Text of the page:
IHP news 478 : Reproductive, maternal, neonatal & child health

By on July 13, 2018

WHO – INSPIRE Handbook: action for implementing the seven strategies for ending violence against children


The INSPIRE handbook: actions for implementing the seven strategies explains in detail how to choose and implement interventions that will fit your needs and context. The seven strategy-specific chapters address the Implementation and enforcement of laws; Norms and values; Safe environments; Parent and caregiver support; Income and economic strengthening; Response and support services; and Education and life skills. The handbook concludes with a summary of INSPIRE’s implementation and impact indicators, drawn from the companion INSPIRE indicator guidance and results framework.”

Lancet World Report – Proposed regulation of oxytocin in India causes concern


Misuse of the synthetic hormone has prompted the government to propose strict regulations, but some worry about potential consequences on women’s health. Sophie Cousins reports. Maternal and public health experts and activists across India have expressed concern about plans to restrict the production and retail sale of oxytocin, a life-saving drug on WHO’s Essential Medicine List. Earlier this year, India banned imports of oxytocin to prevent its widespread misuse in the livestock industry….”

Apolitical – Structural reform, the magic bullet for chronic child malnutrition in Peru


Some good news from Peru which managed to halve its child stunting and chronic malnutrition rates between 2008 and 2016, through structural reform. At the heart of this was a Conditional Cash Transfer program (CCT) known as “Juntos”, however, “cash transfers were just one part of a much wider effort.” “A shift of this scale could not be achieved with any one intervention, but only with systemic reform to government itself. From the structural reform of social sector spending, to the powerful use of data for targeting resources, Peru shows how structural changes can lead to huge impact.” Perhaps something for other countries to emulate…..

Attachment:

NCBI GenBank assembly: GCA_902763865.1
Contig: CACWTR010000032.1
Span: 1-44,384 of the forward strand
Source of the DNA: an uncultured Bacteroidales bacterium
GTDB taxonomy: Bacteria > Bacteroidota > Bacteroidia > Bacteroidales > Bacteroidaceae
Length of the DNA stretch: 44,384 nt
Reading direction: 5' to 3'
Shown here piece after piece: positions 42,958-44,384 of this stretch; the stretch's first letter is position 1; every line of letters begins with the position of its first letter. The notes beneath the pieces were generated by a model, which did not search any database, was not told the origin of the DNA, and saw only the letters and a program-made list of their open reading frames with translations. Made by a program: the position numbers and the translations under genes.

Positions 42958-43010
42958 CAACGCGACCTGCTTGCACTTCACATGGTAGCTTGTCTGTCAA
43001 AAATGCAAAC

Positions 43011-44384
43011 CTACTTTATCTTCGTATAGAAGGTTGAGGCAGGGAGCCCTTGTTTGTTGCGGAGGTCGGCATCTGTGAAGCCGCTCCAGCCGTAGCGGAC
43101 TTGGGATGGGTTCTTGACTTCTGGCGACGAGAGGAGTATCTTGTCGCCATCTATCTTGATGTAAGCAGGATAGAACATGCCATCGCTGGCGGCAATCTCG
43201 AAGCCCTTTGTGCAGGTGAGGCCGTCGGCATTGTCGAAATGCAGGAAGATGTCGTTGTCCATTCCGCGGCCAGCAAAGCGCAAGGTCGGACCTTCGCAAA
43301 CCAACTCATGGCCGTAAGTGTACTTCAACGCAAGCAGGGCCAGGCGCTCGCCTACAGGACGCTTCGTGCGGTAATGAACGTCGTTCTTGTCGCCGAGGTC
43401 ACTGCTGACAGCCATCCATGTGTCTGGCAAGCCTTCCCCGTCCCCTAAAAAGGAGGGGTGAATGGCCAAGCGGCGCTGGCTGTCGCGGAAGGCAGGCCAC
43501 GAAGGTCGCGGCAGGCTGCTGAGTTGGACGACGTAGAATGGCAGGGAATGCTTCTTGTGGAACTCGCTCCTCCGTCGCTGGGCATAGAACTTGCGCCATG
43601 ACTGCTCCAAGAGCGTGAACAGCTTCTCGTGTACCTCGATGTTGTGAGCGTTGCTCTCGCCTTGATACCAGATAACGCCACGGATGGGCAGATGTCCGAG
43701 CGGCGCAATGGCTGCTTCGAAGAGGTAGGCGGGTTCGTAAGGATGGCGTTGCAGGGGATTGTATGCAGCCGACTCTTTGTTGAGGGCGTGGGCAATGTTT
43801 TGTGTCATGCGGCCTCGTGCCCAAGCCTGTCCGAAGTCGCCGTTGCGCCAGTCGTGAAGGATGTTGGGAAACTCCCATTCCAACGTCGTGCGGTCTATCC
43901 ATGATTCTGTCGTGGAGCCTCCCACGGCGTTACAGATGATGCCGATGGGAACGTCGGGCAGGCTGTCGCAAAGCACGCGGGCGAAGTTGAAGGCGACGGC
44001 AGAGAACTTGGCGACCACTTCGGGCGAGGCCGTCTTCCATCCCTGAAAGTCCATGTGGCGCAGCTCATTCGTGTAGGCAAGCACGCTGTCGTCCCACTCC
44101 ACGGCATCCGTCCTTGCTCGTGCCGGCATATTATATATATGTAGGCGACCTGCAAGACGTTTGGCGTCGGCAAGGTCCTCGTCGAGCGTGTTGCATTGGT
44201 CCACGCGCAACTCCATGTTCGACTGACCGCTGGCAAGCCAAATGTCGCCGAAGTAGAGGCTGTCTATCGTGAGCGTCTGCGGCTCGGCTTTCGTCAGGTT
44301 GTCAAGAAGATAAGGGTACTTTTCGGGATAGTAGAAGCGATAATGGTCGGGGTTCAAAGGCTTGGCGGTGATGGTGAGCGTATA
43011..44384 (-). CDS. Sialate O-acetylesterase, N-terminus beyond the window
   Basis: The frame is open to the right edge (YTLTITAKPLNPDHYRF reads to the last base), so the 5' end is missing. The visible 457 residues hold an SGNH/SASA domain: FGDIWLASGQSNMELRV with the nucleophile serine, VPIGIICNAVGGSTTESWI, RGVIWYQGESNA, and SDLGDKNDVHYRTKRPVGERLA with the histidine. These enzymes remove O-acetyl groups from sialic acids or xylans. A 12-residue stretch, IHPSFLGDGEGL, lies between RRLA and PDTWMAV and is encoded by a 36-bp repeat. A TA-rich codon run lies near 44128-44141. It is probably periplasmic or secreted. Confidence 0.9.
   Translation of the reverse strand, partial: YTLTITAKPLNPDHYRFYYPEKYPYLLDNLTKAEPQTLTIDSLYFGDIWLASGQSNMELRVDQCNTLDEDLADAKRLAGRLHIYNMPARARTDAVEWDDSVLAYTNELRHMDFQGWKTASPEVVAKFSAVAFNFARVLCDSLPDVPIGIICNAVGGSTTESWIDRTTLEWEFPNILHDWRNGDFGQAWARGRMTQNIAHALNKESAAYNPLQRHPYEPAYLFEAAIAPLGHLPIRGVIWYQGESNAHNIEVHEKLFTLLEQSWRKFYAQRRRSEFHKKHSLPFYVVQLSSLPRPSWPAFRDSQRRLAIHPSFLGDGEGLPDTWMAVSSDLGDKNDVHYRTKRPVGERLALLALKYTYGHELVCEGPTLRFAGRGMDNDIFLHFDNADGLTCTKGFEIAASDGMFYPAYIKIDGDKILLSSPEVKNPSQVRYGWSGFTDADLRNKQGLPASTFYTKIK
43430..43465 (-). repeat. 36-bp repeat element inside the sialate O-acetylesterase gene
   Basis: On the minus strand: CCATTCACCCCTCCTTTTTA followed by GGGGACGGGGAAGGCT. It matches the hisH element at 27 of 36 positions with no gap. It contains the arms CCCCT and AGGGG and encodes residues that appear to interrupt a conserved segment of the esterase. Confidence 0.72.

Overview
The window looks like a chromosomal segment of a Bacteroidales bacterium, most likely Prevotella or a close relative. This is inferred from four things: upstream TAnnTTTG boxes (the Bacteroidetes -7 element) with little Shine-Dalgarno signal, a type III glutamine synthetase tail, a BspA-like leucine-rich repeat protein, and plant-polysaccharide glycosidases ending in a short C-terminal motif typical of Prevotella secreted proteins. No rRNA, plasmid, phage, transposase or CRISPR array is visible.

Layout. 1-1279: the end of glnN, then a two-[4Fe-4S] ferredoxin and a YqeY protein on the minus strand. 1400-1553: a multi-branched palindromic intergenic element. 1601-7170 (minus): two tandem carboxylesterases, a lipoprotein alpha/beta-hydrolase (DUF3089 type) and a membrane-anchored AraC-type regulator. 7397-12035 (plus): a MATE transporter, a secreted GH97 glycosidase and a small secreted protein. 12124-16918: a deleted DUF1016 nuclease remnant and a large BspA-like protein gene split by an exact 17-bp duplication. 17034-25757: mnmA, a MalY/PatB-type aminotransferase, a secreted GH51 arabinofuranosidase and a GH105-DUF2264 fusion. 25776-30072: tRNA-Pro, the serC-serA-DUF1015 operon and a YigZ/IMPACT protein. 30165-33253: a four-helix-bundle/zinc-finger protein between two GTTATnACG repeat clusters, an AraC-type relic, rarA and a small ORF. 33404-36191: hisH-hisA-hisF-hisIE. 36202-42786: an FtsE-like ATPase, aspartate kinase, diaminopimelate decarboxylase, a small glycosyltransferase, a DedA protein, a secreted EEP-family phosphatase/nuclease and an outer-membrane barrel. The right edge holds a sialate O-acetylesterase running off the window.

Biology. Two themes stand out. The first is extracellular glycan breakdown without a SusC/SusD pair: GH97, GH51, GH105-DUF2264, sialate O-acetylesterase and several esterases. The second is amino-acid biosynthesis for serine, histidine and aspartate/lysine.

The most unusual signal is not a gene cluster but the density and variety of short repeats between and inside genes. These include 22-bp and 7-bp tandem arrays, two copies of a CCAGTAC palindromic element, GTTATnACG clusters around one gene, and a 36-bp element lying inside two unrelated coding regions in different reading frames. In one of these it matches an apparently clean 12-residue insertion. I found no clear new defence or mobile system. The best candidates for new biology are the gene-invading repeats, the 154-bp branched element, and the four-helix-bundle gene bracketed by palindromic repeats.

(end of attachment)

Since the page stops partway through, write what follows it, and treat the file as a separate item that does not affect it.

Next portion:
From evidence-based medicine to populism-based medicine

Guardian – Rise of Italian populist parties buoys anti-vaccine movement


This week, the debate on child vaccination children in Italy heated up a bit, as Giulia Grillo, the health minister, said “parents no longer had to provide schools with a doctor’s certificate proving their children had been vaccinated”. That this decision was taken in spite of the fact that Italy has recently been experiencing a surge in the number of measles cases, is certainly a timely reminder of the dangers that populist discourses can pose to health and science in general.

Cfr a tweet by Laurie Garrett:  “The intimate ties between right-wing nationalist movements & anti-#vaccine parents is extremely disconcerting. Will rising populism spawn epidemics of #measles #mumps #pertussis etc? Why is immunizing your kids a partisan issue?”

Tweet Peter Hotez: “Scary to watch the antivaccine #antivax movement gain strength and size in #Italy and #Europe – and now many Western US states @guardian


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